November 30, 2014
A new interdisciplinary Stanford University initiative called NeuroCircuit aims to find the specific brain circuits that are responsible for mental-health conditions and then develop ways of noninvasively stimulate those circuits to potentially lead to improved treatments for depression, anxiety, and post-traumatic stress disorder.
“You see things activated in brain images but you can’t tell just by watching what is cause and what is effect,” said Amit Etkin, Neurocircuit co-leader and a Stanford assistant professor of psychiatry and behavioral sciences. “Right now, if a patient with a mental illness goes to see their doctor they would likely be given a medication that goes all over the brain and body. While medications can work well, they do so for only a portion of people and often only partially.”
Etkin has been working with transcranial magnetic stimulation (TMS) to map and remotely stimulate parts of the brain. A TMS device generates a strong magnetic field that stimulates brain circuits near the surface. TMS is currently used as a way of treating depression and anxiety, but Etkin said the brain regions being targeted are the ones available to TMS, not necessarily the ones most likely to treat a person’s condition. They are also not personalized for the individual.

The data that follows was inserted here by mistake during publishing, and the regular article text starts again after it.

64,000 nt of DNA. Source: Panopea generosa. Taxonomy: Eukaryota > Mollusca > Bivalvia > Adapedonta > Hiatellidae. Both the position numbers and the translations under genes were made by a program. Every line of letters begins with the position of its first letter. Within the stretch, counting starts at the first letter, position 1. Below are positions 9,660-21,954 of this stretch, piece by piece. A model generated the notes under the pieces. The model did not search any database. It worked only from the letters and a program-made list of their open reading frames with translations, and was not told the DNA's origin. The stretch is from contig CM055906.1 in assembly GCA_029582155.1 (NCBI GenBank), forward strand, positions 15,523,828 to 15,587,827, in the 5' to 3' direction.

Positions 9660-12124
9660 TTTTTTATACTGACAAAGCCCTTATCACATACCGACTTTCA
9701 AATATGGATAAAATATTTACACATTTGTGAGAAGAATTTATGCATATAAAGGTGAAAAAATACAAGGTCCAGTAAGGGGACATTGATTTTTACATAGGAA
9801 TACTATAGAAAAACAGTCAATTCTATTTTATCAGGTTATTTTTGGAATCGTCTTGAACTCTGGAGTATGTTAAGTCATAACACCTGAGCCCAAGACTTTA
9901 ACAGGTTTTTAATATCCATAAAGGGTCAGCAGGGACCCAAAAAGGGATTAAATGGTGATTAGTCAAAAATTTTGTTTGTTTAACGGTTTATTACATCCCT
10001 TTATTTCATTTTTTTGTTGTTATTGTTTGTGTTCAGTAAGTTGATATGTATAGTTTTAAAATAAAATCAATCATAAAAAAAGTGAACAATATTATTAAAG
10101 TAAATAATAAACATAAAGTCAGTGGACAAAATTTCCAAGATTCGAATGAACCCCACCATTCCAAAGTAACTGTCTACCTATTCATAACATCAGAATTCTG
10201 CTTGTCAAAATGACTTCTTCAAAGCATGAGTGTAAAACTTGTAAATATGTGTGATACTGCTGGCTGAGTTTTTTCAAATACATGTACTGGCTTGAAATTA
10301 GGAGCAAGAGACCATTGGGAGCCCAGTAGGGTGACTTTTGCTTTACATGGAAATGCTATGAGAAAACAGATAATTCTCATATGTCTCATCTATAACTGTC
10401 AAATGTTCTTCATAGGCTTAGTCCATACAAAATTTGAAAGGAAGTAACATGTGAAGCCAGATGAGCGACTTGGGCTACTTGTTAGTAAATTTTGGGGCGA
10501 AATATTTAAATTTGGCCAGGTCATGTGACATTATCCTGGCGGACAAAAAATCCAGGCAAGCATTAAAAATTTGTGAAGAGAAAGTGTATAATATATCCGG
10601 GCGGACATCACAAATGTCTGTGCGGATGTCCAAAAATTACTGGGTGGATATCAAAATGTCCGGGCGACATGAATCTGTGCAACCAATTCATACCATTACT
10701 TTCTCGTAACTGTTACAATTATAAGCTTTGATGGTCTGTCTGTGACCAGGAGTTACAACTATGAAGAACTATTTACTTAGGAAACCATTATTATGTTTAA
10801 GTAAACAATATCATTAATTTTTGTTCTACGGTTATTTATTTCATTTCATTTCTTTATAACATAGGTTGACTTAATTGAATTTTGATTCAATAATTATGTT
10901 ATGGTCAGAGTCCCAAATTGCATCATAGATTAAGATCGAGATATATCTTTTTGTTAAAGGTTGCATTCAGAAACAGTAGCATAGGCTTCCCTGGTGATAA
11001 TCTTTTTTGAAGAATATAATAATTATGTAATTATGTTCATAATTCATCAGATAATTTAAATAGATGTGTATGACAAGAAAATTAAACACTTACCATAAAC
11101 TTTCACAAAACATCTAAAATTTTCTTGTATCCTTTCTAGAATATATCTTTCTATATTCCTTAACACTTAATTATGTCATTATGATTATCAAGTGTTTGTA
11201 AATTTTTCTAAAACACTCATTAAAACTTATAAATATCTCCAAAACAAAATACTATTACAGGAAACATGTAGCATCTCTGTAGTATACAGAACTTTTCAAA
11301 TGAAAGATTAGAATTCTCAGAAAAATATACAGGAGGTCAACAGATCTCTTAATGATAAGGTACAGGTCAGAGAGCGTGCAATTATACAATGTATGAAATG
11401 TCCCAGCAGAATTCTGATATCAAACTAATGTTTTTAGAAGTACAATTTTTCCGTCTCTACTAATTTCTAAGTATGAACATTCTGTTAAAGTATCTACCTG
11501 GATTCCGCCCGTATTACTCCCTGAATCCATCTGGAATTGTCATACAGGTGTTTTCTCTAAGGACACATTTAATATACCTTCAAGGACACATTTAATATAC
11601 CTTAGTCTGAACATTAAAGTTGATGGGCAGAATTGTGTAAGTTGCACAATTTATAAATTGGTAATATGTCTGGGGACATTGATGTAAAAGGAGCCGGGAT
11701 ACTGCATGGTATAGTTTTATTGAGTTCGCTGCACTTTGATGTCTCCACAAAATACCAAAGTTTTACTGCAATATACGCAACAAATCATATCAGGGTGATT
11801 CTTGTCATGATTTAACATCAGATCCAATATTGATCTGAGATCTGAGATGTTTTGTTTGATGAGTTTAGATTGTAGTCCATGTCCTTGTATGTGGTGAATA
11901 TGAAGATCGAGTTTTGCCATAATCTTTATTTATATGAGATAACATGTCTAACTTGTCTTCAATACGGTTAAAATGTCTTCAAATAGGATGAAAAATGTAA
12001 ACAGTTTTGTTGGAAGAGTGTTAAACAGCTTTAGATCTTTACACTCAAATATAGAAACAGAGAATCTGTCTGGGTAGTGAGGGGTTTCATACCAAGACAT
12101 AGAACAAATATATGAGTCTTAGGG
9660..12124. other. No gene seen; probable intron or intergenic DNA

The solution may involve combining TMS with ultrasound. In his lab, Baccus has been using ultrasound to stimulate nerve cells of the retina to develop a prosthetic retina. Other members of the team are modifying existing ultrasound technology to direct it deep within the brain at a safe frequency. If the team is successful, ultrasound could be a more targeted and focused tool than TMS for remotely stimulating circuits that underlie mental health conditions.
Baccus said that before merging with Etkin’s team they had been focusing on the technology without specific brain diseases in mind. “This merger really gives a target and a focus to the technology.”
The initiative is part of the Stanford Neurosciences Institute‘s Big Ideas, which bring together teams of researchers from across disciplines to solve major problems in neuroscience and society.
Stanford University/Kurt Hickman | Researchers hope to find the brain circuits that are responsible for mental health conditions, develop ways to remotely stimulate those circuits, and potentially treat those conditions.